There has been a significant drop in new corruption cases by the
police since the Scorpions were closed down, according to a report
from the influential Organisation of Economic Cooperation and
The OECD this week slammed South Africa's corruption-fighting
efforts, expressing concern about the ability of the Hawks to take
over the Scorpions' functions.
The Scorpions were closed down early last year after the ANC decided
at its December 2007 national conference in Polokwane that members
of the elite unite should be incorporated into the South African
On Monday the OECD released its report on South Africa's ability to
curb corruption, concluding that the country should improve on its
investigation and prosecution of bribery in international business
In July last year the Hawks, a police unit that replaced the
Scorpions, was launched and 288 cases were handed over for
In the past 12 months the Hawks unit -- effectively an amalgamation
of the police's organised crime and commercial branches -- has
focused more on violent and drug-related crimes than on corruption.
The unit has been quiet about high-profile corruption cases
transferred to it from the Scorpions, including the
According to the OECD's report, the organisation was assured by
South Africa that no investigations had been dropped when the
Scorpions unit was disbanded and that the Hawks unit was equipped to
deal with the outstanding cases.
But the organisation expressed concern about cooperation between
investigators and prosecutors now that they are no longer based in
the same unit.
The Scorpions' "troika" model of investigation, in which
investigators, prosecutors and analysts worked together on cases,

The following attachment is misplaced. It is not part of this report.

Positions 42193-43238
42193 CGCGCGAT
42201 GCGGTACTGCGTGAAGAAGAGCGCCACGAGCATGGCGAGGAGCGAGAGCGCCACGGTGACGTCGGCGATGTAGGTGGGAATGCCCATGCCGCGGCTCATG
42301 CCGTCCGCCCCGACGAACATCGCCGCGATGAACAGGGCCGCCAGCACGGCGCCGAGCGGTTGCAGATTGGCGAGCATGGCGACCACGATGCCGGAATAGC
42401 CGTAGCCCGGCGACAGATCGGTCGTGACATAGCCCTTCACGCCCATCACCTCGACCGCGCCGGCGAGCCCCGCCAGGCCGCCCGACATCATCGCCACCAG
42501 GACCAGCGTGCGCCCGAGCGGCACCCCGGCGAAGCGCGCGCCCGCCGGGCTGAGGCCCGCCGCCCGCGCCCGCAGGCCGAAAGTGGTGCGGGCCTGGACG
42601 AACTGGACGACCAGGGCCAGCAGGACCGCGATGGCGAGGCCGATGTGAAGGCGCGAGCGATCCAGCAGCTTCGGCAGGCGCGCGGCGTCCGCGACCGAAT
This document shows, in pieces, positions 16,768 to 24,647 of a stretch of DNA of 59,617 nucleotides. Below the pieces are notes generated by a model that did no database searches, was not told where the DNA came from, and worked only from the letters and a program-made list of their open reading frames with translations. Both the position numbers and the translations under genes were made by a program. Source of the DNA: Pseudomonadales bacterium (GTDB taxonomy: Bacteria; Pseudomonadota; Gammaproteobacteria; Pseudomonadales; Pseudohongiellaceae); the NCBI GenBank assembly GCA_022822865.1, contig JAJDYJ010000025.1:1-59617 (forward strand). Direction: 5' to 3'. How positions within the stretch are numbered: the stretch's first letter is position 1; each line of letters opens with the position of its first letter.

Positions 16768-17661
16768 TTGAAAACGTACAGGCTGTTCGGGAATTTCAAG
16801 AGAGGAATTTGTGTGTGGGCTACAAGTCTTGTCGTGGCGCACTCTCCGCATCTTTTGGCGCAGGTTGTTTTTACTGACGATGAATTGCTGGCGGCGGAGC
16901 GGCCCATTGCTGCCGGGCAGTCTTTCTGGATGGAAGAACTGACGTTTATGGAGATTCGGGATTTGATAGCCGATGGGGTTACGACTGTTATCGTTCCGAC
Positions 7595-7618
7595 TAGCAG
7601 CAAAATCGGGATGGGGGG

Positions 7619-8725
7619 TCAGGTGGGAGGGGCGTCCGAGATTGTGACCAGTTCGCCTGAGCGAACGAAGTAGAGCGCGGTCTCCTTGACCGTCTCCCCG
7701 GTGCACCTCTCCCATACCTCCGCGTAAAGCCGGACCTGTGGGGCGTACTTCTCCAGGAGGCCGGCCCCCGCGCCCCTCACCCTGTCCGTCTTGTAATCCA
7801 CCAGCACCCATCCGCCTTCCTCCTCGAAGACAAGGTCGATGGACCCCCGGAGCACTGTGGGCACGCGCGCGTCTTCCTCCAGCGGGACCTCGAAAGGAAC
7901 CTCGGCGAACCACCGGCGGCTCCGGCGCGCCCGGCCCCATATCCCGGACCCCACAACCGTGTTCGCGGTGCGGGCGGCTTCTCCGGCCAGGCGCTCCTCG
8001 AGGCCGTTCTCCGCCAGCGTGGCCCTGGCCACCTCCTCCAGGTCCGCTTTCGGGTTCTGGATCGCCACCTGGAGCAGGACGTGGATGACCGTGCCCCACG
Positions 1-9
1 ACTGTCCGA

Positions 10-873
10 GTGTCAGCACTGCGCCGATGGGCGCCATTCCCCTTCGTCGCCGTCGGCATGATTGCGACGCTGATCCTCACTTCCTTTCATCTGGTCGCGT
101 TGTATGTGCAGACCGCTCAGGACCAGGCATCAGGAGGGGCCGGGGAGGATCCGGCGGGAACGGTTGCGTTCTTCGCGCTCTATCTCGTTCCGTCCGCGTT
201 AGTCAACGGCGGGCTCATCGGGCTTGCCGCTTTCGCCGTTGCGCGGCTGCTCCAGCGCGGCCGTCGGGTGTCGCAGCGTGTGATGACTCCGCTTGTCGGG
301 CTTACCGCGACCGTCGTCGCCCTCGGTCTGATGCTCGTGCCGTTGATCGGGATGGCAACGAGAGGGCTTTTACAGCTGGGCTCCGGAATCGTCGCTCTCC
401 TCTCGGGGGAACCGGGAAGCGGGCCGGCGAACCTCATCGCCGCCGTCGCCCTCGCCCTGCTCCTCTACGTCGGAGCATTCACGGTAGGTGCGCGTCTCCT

won international praise but it was done away with when the unit was
The Scorpions' biggest critics, including the ANC, disgraced former
police boss Jackie Selebi and Communications Minister Siphiwe Nyanda,
argued that that method of investigation was problematic and
prosecutors should at all times be acting independently when going
Standard international practice
But the OECD's report confirms that a model in which prosecutors
are involved in complex graft investigations from the outset is
standard international practice.
"The [OECD's] lead examiners ... remain concerned about the level of
interaction between investigators and prosecutors and the need for
oversight, and that the cooperation demonstrated between such
personnel, such as it existed under the DSO [the Scorpions], has
been lost with the restructuring of law enforcement. This issue
should continue to be monitored," the report reads.
According to it, South Africa is investigating only four cases of
alleged bribery involving local officials and foreign companies. It
"remains concerned" about the resources dedicated by South Africa to
fighting foreign bribery and the level of skills available in the
police and national prosecuting authority (NPA).
Ironically, the NPA's specialised commercial crimes unit, which is
specifically tasked with dealing with complex matters of bribery and
fraud, impressed the OECD.
Earlier this year Menzi Simelane, the NPA boss, tried to disband the
unit, but he was stopped by Jeff Radebe, the justice minister, after
a public outcry.
The report further criticises the police for not following up on
media reports about alleged bribery.
Although police crime intelligence monitors media reports, "allegations
of foreign bribery have not served as a basis for opening an
... the [OECD] is concerned that despite the
existence of such publicly available allegations concerning foreign
bribery cases ... neither the SAPS
nor the NPA took the initiative to look into these allegations at an
The OECD also criticises South Africa for its lax response to
international requests for mutual legal assistance and suggests that
safeguards to ensure the independence of investigative and
prosecutorial powers should be strengthened.
Simelane came under fire when he was
justice director general for deflecting requests by German
prosecutors for assistance in their investigation of the arms deal.
With acknowledgements to
Adriaan Basson and Mail and Guardian.
But this is just what they wanted.
*1 But now there's one.